History of Japan: Christians in Oita and Nagasaki

 Geography and History are linked very strongly and often can help to explain why cultures develop in certain ways. We can also analyse traditions, philosophy, religion and political structures of the past to better understand the present. I wanted to develop my understanding of the religious makeup of Oita and Beppu. As we learned in class among many Northeast Asian Countries there “is a shared moral philosophy derived from Confucianism”. During my research of this region I discovered that Oita was under the control of a famous Daimyo named Otomo Sorin. It is rather interesting to me that these Daimyos from the Sengoku period live onward in the imaginations of their former subjects and are often venerated in festivals, literature, and pop culture. I wanted to attend a festival to see this for myself during my visit to Oita city I saw Otomo Sorin depicted with a Christian Cross. I also noticed that the Portuguese missionary and founder of the Jesuits, Francis Xavier has a statue directly adjacent to a statue of Otomo. These monuments are situated prominently outside the train station in the city square. I became interested in how the influences of Christianity had shaped this region and political developments of the past. In my research I will describe the historical developments of Otomo’s conversion, instances of conflict arising from religious differences and the current distribution of churches in comparison to the native Japanese Shinto and Buddhism. I will also attempt to describe and list locations of particular historical significance in relation to the Christianization of Beppu and Oita City.

  I found in my research that Kyushu was one of the main points of contact with European traders. In fact Dejima island is an artificially created island in the bay of Nagasaki where European traders were allowed to stay and trade their goods. I discovered that the antiquated term for the European traders is “nanban” or “southern barbarians”. Europeans arrived with advanced technologies such as matchlock guns and powerful ships. The Europeans accidentally stumbled upon Japan when a typhoon washed up a ship of Portuguese traders on Tanegashima Island. Unbeknownst to the Japanese the world had been split into two spheres in the Treaty of Tordesillas which the Pope mediated between the Catholic powers of Spain and Portugal. Due to this treaty the Portuguese were given permission to exploit Japan for the famous three g’s god, glory and gold. Otomo himself most likely saw the advanced “nanban” technologies and saw converting to Christianity as more of a strategic move, rather than a religious revelation. Otomo was also the most prominent of all the sengoku period Daimyos to convert to Christianity and one of the few to meet with Francis Xavier directly.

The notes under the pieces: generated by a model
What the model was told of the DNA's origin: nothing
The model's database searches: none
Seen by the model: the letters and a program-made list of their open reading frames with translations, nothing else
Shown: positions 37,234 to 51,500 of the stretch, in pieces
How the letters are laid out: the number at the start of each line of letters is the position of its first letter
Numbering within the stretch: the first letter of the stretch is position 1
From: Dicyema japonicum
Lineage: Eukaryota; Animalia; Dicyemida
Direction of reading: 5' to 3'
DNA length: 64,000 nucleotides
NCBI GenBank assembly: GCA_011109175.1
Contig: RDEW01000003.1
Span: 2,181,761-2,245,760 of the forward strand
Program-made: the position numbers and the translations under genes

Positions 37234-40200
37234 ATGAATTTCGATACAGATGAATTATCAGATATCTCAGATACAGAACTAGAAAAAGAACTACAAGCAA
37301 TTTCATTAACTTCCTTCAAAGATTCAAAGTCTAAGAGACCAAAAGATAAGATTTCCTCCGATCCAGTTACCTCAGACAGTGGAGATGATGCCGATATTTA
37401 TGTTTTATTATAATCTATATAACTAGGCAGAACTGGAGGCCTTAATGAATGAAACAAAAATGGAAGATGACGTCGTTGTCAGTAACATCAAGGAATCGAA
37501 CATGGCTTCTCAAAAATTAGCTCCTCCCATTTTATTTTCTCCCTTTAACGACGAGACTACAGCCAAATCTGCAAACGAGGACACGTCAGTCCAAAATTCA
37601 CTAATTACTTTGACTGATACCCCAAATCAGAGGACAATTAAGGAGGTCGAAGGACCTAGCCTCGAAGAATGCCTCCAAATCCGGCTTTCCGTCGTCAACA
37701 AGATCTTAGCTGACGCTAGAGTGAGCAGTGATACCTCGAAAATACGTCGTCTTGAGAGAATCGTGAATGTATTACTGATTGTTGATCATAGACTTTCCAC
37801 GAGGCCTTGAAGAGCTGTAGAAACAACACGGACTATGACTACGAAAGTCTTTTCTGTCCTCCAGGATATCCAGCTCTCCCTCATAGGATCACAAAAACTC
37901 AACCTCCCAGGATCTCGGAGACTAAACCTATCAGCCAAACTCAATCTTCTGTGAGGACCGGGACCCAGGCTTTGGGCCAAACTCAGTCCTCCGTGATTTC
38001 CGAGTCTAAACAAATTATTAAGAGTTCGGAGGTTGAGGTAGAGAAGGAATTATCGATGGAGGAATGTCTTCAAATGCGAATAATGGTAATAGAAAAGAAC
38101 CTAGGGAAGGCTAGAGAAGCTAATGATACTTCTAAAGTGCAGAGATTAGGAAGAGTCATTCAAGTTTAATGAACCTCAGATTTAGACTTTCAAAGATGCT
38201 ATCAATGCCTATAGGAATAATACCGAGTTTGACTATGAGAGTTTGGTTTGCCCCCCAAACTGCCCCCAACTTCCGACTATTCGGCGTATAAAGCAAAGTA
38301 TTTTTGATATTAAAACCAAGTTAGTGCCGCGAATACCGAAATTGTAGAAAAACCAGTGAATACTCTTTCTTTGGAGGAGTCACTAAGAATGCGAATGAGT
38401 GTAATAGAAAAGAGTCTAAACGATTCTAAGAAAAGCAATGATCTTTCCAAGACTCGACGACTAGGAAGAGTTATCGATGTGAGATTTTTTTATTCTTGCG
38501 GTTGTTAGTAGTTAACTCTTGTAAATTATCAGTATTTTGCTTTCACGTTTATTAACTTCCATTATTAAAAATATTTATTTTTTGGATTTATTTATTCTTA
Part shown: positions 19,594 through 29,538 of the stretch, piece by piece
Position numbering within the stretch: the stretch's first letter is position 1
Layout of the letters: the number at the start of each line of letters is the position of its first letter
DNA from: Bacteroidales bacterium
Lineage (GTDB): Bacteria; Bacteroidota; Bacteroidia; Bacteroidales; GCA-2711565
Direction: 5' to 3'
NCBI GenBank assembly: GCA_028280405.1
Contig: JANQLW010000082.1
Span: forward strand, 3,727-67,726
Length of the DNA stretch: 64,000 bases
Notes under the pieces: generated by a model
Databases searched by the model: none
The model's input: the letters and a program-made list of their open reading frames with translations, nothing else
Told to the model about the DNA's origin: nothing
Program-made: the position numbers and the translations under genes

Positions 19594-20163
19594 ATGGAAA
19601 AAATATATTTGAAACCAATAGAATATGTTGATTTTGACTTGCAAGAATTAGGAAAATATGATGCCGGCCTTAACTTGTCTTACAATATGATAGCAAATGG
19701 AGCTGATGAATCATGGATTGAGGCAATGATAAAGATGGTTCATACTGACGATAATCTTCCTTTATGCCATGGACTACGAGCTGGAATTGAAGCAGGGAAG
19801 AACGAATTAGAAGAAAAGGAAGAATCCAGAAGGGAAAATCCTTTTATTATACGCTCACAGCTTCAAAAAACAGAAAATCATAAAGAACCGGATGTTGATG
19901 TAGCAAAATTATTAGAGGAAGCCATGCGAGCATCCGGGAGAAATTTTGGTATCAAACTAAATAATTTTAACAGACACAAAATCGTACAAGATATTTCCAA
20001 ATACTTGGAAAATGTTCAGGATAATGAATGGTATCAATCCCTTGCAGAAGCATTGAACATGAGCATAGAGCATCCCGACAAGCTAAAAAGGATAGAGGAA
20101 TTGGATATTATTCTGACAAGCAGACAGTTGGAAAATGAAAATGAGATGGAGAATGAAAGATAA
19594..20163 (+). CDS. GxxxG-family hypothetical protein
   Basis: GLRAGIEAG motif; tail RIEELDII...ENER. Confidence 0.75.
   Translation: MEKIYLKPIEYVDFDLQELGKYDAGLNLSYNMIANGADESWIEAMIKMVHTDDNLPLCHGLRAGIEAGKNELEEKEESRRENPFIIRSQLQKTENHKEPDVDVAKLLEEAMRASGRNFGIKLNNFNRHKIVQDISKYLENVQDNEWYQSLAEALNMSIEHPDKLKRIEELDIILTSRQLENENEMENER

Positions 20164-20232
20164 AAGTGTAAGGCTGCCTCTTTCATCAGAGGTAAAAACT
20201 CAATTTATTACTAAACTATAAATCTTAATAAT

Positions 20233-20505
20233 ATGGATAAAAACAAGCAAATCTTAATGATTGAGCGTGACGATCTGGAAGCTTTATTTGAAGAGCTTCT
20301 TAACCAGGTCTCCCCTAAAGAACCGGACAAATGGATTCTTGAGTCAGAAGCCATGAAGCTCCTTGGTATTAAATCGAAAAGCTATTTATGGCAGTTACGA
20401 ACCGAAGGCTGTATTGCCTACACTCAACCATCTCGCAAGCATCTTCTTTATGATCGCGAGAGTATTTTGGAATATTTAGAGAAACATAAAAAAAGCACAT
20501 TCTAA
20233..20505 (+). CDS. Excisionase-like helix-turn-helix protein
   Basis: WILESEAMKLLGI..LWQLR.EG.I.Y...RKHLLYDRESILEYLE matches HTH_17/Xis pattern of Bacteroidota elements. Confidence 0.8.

Francis Xavier was already an experienced missionary whose main focus had been converting Goa and Southern India. Xavier found significantly less fortune in Japan where he struggled significantly to understand the language. Eventually Xavier alongside three Japanese converts were able to spread Christianity where it gained its initial foothold in South West Japan. The main sects of Christianity that appeared was Roman Catholicism, Orthodox Christianity and much later Protestantism. Beppu known as Bungo during the Sengoku period was allowed religious tolerance under Otomo who allowed his people to continue to practice shintoism or convert to the new and foreign religion of Christianity.

   After his conversion in 1578 Otomo used his favor with the Europeans to exploit them for guns, financial gain and assistance in his civil war against the other major Western clans the Shimazu and Mori. Eventually however Shimazu was assisted by the unifier of Japan Toyotomi Hideyoshi and the Otomo clan was destroyed. Despite the pacification of Otomo Christianity remained entrenched in Kyushu particularly in Nagasaki and islands in the West.

  Toyotomi Hideyoshi banned the arrival of new Jesuit monks and outlawed Christianity seeing the popularity of the religion as a personal threat to his power. Under Tokugawa and the Edo Bakufu Christianity was completely outlawed. Famously 26 Japanese Christians were martyred by crucifixion on a hill outside of Nagasaki. Christian missionaries were banned for 250 years and Japanese Christians were forced to go into hiding. “Kakure Kristians” developed, meaning literally “shadow christians”. Congregations were forced to hold services inside people’s homes. This period was similar to the period when Christians were persecuted by Roman Emperors. Finally in the 1850’s the ban on Christianity was lifted in the Meiji restoration and Churches were free to appear publicly. Several beautiful churches sprang up in Nagasaki and the surrounding islands.

  Let us now evaluate the present day implications of these historical facts. According to the World Value Survey there “may be up to three million Japanese Christians”. Most Japanese Christians live in the Western part of Kyushu because this was one of the main meeting points between Europeans and Japanese. After World War II many protestant preachers from the United States also protletyzed in Japan and protestant sects such as Lutherans and Methodists appeared in Japan. Even now I discovered Mormon missionaries in Beppu. Christians do not really hold any political power in Japan because japan prides itself on having a secular government.